It is not as if the Europeans or the Americans are better than we are. If the circumstances surrounding us as Nigerians change, we could do the unthinkable. That is why many Nigerians thrive outside the shores of the country and become success at what they fail at back at home. Average kids in a public school in the U.K. or the U.S. where we like to copy things from learn in the best possible environment. His lessons are held in a classroom that is suited for learning and well ventilated. His desks and chairs are strong and not rickety. He has a school councillor that could guide him in some of his decision. All these are not enjoyed by an average kid in a public school in Nigeria. Yet, we expect the same kid to compete with the kid from the U.K or the U.S.
The fault of in our educational system is that of systemic failure that we are all victims of by being born as Nigerians. By being born a Nigerian, one is naturally disadvantaged because of the unavailability of some of the things that could aid his mental development. We suffer from lack of things that should have been made available to use by the government. We have to provide for ourselves what people in other countries get from their government. All these factors combine to affect our mental concentration that when we finally made little success, all we think about is to show people that we have left the struggling class by rushing off to buy things that we thought could make life easy for us. But we never sit down to think about producing some of those things so as to ease our struggle. The few amongst us that try to produce some of those things we buy from other countries are not supported because we are used to everything that is not produced within our borders.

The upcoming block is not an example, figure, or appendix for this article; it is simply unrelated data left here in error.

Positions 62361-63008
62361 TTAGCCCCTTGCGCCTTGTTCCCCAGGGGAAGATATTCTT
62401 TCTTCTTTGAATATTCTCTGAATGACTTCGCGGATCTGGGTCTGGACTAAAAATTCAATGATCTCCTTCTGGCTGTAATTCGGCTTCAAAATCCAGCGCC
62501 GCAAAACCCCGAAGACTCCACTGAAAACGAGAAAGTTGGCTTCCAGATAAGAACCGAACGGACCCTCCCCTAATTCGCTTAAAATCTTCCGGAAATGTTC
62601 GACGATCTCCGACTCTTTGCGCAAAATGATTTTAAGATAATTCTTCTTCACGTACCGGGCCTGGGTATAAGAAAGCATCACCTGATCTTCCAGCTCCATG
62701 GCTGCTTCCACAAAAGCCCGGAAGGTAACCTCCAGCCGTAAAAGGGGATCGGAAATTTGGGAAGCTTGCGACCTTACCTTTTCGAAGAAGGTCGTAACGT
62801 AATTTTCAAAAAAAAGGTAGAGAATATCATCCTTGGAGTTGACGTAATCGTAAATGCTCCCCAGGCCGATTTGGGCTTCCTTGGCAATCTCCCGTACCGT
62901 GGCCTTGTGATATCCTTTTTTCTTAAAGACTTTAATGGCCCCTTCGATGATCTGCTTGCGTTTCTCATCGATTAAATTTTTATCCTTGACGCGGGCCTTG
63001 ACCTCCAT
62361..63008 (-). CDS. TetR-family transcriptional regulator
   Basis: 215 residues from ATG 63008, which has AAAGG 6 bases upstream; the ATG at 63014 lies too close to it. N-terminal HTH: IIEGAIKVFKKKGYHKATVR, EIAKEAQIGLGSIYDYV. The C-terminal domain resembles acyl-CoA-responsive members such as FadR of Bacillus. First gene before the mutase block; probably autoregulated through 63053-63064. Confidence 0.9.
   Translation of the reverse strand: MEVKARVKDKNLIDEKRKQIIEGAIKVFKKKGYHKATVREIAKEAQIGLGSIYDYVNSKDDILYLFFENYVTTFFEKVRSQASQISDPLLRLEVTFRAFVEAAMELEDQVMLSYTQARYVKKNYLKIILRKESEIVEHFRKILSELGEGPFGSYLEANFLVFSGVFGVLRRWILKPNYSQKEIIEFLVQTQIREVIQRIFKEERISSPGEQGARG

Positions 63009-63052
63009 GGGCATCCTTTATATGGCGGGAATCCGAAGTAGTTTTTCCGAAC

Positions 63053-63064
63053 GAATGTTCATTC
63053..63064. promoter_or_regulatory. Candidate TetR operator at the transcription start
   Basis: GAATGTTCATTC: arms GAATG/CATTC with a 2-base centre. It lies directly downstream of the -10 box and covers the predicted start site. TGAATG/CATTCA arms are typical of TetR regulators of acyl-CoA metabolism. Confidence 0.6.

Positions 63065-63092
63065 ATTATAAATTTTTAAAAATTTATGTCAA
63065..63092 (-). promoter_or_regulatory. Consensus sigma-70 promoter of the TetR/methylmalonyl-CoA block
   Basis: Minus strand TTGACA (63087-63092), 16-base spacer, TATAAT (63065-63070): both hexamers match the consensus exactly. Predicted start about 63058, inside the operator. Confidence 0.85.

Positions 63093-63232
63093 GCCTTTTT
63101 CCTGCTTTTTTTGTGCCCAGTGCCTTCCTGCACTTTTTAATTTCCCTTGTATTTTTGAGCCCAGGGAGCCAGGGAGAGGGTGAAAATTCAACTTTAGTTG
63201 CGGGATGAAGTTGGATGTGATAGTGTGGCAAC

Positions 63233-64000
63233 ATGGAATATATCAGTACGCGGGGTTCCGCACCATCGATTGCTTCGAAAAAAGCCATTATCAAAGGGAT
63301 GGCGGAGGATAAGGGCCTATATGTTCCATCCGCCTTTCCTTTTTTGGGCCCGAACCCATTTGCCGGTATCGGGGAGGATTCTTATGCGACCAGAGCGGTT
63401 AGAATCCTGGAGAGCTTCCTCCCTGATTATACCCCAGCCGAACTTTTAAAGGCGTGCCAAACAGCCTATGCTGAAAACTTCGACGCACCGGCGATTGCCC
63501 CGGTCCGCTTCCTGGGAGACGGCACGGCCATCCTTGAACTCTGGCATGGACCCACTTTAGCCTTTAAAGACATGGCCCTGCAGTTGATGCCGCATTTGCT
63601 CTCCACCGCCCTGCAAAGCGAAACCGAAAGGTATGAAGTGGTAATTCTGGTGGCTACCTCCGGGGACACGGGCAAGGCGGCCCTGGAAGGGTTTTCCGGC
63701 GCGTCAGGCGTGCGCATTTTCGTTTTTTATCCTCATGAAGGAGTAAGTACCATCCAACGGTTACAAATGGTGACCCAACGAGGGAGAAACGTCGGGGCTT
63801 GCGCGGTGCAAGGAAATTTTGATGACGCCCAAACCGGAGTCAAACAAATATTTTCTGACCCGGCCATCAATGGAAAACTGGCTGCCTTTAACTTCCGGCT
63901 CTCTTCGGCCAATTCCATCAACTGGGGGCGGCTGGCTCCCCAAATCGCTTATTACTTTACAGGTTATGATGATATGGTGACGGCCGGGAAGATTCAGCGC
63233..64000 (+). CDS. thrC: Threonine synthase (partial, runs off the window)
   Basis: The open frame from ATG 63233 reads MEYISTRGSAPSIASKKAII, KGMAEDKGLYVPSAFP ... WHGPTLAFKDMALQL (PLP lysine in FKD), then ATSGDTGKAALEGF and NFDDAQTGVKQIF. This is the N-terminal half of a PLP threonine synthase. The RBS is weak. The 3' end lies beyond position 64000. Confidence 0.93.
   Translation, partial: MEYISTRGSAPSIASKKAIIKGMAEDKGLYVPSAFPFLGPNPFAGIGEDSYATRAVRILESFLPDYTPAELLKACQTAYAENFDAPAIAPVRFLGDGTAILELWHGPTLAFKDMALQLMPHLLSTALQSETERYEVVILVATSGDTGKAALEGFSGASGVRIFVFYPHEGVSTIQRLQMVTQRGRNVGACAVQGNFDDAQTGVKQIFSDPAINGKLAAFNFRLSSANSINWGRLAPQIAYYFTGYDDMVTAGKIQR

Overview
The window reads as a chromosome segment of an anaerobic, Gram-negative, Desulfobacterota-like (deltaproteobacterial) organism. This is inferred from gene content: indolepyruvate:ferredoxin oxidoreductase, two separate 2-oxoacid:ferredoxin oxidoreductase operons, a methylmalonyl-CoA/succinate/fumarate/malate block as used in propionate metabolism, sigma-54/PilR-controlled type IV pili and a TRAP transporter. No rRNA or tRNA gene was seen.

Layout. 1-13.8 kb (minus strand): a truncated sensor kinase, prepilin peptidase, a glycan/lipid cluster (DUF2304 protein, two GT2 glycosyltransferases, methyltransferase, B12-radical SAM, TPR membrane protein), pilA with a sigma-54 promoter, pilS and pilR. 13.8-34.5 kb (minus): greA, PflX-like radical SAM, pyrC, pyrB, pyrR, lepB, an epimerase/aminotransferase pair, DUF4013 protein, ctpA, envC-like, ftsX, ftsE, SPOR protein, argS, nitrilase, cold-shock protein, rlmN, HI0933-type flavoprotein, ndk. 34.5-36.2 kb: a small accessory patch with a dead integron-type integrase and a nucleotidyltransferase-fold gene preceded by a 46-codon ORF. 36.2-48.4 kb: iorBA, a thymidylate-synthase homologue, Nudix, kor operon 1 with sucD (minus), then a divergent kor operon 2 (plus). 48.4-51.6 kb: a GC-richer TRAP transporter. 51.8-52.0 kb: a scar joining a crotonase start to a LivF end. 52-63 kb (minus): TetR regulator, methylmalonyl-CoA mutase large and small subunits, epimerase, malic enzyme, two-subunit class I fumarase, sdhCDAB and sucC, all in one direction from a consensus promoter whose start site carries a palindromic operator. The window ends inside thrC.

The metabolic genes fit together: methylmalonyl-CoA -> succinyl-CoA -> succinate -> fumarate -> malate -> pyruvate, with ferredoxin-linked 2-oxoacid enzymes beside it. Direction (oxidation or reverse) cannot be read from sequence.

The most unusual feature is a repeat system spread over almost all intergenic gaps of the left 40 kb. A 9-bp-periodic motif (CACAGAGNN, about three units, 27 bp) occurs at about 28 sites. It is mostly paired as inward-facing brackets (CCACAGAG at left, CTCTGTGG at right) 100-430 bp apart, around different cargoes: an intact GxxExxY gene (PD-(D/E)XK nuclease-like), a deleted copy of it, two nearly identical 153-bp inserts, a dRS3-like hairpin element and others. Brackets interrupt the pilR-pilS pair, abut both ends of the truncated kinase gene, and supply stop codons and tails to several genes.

The problem is with the government as is it with the governed. We could blame the government for spending too little on education but that could raise the question of what has been achieved with the little that have been made available to stakeholders in the sector. Many countries that don’t have the resources we have in Nigeria have better educational system. That shows our problem is self-inflicted. The choices we make regarding the management of our resources will determine the type of our country we will have.